Life-Impacting Symptoms of Complex PTSD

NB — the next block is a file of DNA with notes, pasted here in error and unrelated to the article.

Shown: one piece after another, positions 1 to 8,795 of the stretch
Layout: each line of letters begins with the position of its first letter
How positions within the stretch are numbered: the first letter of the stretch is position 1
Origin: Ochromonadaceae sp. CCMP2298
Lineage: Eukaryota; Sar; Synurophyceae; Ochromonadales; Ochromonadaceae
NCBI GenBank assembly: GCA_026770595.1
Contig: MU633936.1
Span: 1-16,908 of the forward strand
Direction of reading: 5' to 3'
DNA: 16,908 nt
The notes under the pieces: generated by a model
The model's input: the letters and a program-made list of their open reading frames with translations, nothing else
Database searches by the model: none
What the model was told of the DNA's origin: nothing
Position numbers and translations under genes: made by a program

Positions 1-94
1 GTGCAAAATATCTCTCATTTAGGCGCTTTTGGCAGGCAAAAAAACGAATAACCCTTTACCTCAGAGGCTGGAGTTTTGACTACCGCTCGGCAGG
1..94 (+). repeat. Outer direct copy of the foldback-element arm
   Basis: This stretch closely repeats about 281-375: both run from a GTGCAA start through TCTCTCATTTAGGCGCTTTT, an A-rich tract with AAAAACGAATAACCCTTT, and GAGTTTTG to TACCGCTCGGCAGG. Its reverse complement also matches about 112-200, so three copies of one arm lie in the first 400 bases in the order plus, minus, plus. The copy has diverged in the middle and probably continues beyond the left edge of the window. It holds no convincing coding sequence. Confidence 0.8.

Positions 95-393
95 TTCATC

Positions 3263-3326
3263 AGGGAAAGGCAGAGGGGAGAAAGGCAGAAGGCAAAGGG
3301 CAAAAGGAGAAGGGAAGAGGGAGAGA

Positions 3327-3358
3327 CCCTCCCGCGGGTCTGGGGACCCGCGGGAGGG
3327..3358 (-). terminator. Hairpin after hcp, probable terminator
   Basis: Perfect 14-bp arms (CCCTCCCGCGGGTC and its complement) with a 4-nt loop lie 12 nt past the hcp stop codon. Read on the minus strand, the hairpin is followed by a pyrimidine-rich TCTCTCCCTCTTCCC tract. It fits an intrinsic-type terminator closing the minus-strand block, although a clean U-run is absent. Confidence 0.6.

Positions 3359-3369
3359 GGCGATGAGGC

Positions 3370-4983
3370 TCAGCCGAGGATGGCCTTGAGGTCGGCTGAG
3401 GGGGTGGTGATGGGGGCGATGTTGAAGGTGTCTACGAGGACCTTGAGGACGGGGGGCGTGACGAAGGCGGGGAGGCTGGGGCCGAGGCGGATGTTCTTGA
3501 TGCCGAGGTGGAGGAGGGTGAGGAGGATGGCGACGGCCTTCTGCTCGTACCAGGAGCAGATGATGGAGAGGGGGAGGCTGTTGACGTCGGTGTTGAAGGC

Complex trauma is still a relatively new field of psychology. Complex post-traumatic stress disorder (C-PTSD) results from enduring complex trauma. Complex trauma is ongoing or repeated interpersonal trauma, where the victim is traumatized in captivity, and where there is no perceived way to escape. Ongoing child abuse is captivity abuse because the child cannot escape. Domestic violence is another example. Forced prostitution/sex trafficking is another. Complex PTSD is a proposed disorder which is different to post-traumatic stress disorder. Many of the issues and symptoms endured by complex trauma survivors are outside of the list of symptoms within the (uncomplicated) PTSD diagnostic criterion. Complex PTSD does acknowledge and validate these added symptoms. The impact of complex trauma is very different to a one time or short-lived trauma. The effect of repeated/ongoing trauma – caused by people – changes the brain, and also changes the survivor at a core level. It changes the way survivors view the world, other people and themselves in profound ways. The following are some of the symptoms and impact most felt by complex trauma survivors. 1. Deep Fear Of Trust People who endure ongoing abuse, particularly from significant people in their lives, develop an intense and understandable fear of trusting people. If the abuse was parents or caregivers, this intensifies. Ongoing trauma wires the brain for fear and distrust. It becomes the way the brain copes with any further potential abuse. Complex trauma survivors often find trusting people very difficult, and it takes little for any trust built to be destroyed. The brain senses issues and this overwhelms the already severely-traumatized brain. This fear of trust is extremely impactful on a survivor’s life. Trust can be learned with support and an understanding of trusting people slowly and carefully. 2. Terminal Aloneness This is a phrase I used to describe to my counselor — the terribly painful aloneness I have always felt as a complex trauma survivor. Survivors often feel so little connection and trust with people, they remain in a terrible state of aloneness, even when surrounded by people. I described it once as having a glass wall between myself and other people. I can see them, but I cannot connect with them. Another issue that increases this aloneness is feeling different to other people. Feeling damaged, broken and unable to be like other people can haunt a survivor, increasing the loneliness. 3. Emotion Regulation Intense emotions are common with complex trauma survivors. It is understandable that ongoing abuse can cause many different and intense emotions. This is normal for complex trauma survivors. Learning to manage and regulate emotions is vital in being able to manage all the other symptoms. 4. Emotional Flashbacks Flashbacks are something all PTSD survivors can deal with, and there are three types: Visual Flashbacks – where your mind is triggered and transported back to the trauma, and you feel as though you are reliving it. Somatic Flashbacks – where the survivor feels sensations, pain and discomfort in areas of the body, affected by the trauma. This pain/sensations cannot be explained by any other health issues, and are triggered by something that creates the body to “feel” the trauma again. Emotional Flashbacks – the least known and understood, and yet the type complex trauma survivors can experience the most. These are where emotions from the past are triggered. Often the survivor does not understand these intense emotions are flashbacks, and it appears the survivor is being irrationally emotional. When I learned about emotional flashbacks, it was a huge lightbulb moment of finally understanding why I have intense emotions, when they do not reflect the issue occurring now, but are in fact emotions felt during the trauma, being triggered. But, there is no visual of the trauma – as with visual flashbacks. So, it takes a lot of work to start to understand when experiencing an emotional flashback. For more info about emotional flashbacks see my article on my website . 5. Hypervigilance About People Most people with PTSD have hypervigilance, where the person scans the environment for potential risks and likes to have their back to the wall. But complex trauma survivors often have a deep subconscious need to “work people out.” Since childhood, I have been aware of people’s non-verbal cues; their body language, their tone of voice, their facial expressions. I also subconsciously learn people’s habits and store away what they say. Then if anything occurs that contradicts any of this, it will immediately flag as something potentially dangerous. This can be exhausting. And it can create a deep skillset of discernment about people. The aim of healing fear-based hyper-vigilance is turning it into non-fear-based discernment. 6. Loss Of Faith Complex trauma survivors often endure a loss of faith. This can be about people, about the world being good, about religion, and a loss of faith about self. Complex trauma survivors often view the world as dangerous and people as all potentially abusive, which is understandable when having endured ongoing severe abuse. Many complex trauma survivors walk away from their religious beliefs. For example, to believe in a good and loving God who allows suffering and heinous abuse to occur can feel like the ultimate betrayal. This is something needing considerable compassion. 7. Profoundly Hurt Inner Child Childhood complex trauma survivors, often have a very hurt inner child that continues on to affect the survivor in adulthood. When a child’s emotional needs are not met and a child is repeatedly hurt and abused, this deeply and profoundly affects the child’s development. A survivor will often continue on subconsciously wanting those unmet childhood needs in adulthood. Looking for safety, protection, being cherished and loved can often be normal unmet needs in childhood, and the survivor searches for these in other adults. This can be where survivors search for mother and father figures. Transference issues in counseling can occur and this is normal for childhood abuse survivors. Inner child healing can be healing for childhood abuse survivors. It is where the survivor begins to meet the needs of their hurt and wounded child, themselves. I have further info about this on my website. 8. Helplessness and Toxic Shame Due to enduring ongoing or repeated abuse, the survivor can develop a sense of hopelessness — that nothing will ever be OK. They can feel so profoundly damaged, they see no hope for anything to get better. When faced with long periods of abuse, it does feel like there is no hope of anything changing. And even when the abuse or trauma stops, the survivor can continue on having these deep core level beliefs of hopelessness. This is intensified by the terribly life-impacting symptoms of complex PTSD that keep the survivor stuck with the trauma, with little hope of this easing. Toxic shame is a common issue survivors of complex trauma endure. Often the perpetrators of the abuse make the survivor feel they deserved it, or they were the reason for it. Often survivors are made to feel they don’t deserve to be treated any better. Sexual abuse can create a whole added layer of toxic shame, which requires very specific and compassionate therapy, if this is accessible. Often, sexual abuse survivors who are repeatedly enduring this heinous abuse can develop feelings of being dirty, damaged and disgusting when their bodies are violated in this way. 9. Repeated Search For A Rescuer Subconsciously looking for someone to rescue them is something many survivors understandably think about during the ongoing trauma and this can continue on after the trauma has ceased. The survivor can feel helpless and yearn for someone to come and rescue them from the pain they feel and want them to make their lives better. This sadly often leads to the survivor seeking out the wrong types of people and being re-traumatized repeatedly. 10. Dissociation When enduring ongoing abuse, the brain can utilize dissociation as a coping method. This can be from daydreaming to more life-impacting forms of dissociation such as dissociative identity disorder (DID). This is particularly experienced by child abuse survivors, who are emotionally unable to cope with trauma in the same way an adult can. For more information about the different types of dissociation, see my website . 11. Persistent Sadness and Being Suicidal Complex trauma survivors often experience ongoing states of sadness and severe depression. Mood disorders are often co-morbid with complex PTSD. Complex trauma survivors are high risk for suicidal thoughts, suicide ideation and being actively suicidal. Suicide ideation can become a way of coping, where the survivor feels like they have a way to end the severe pain if it becomes any worse. Often the deep emotional pain survivors feel, can feel unbearable. This is when survivors are at risk of developing suicidal thoughts. For more information about suicidal issues, see my website . 12. Muscle Armoring Many complex trauma survivors, who have experienced ongoing abuse, develop body hyper-vigilance. This is where the body is continually tensed, as though the body is “braced” for potential trauma. This leads to pain issues as the muscles are being overworked. Chronic pain and other issues related such as chronic fatigue and fibromyalgia can result. Massage, guided muscle relaxation and other ways to manage this can help. All of these issues are very normal for complex trauma survivors. Enduring complex trauma is not a normal life experience, and therefore the consequences it creates are different, yet very normal for what they have experienced and endured. Not every survivor will endure all these, and there are other symptoms that can be endured. I always suggest trauma-informed counseling if that is accessible. There are medications available to help with symptoms such as anxiety and  depression . There are also many self-help strategies to manage the symptoms and help heal. Many of these are listed on my website . Lastly, I advise that empathy, gentleness and compassion are required for complex trauma survivors . — Lilly Hope Lucario (Severe and multiple complex trauma survivor). If you or someone you know needs help, visit our suicide prevention resources page. If you need support right now, call the National Suicide Prevention Lifeline at 1-800-273-8255, the Trevor Project at 1-866-488-7386 o r text “HOME” to 741-741 . Head here for a list of crisis centers around the world. We want to hear your story. Become a Mighty contributor here . Thinkstock photo via AntonioGuillem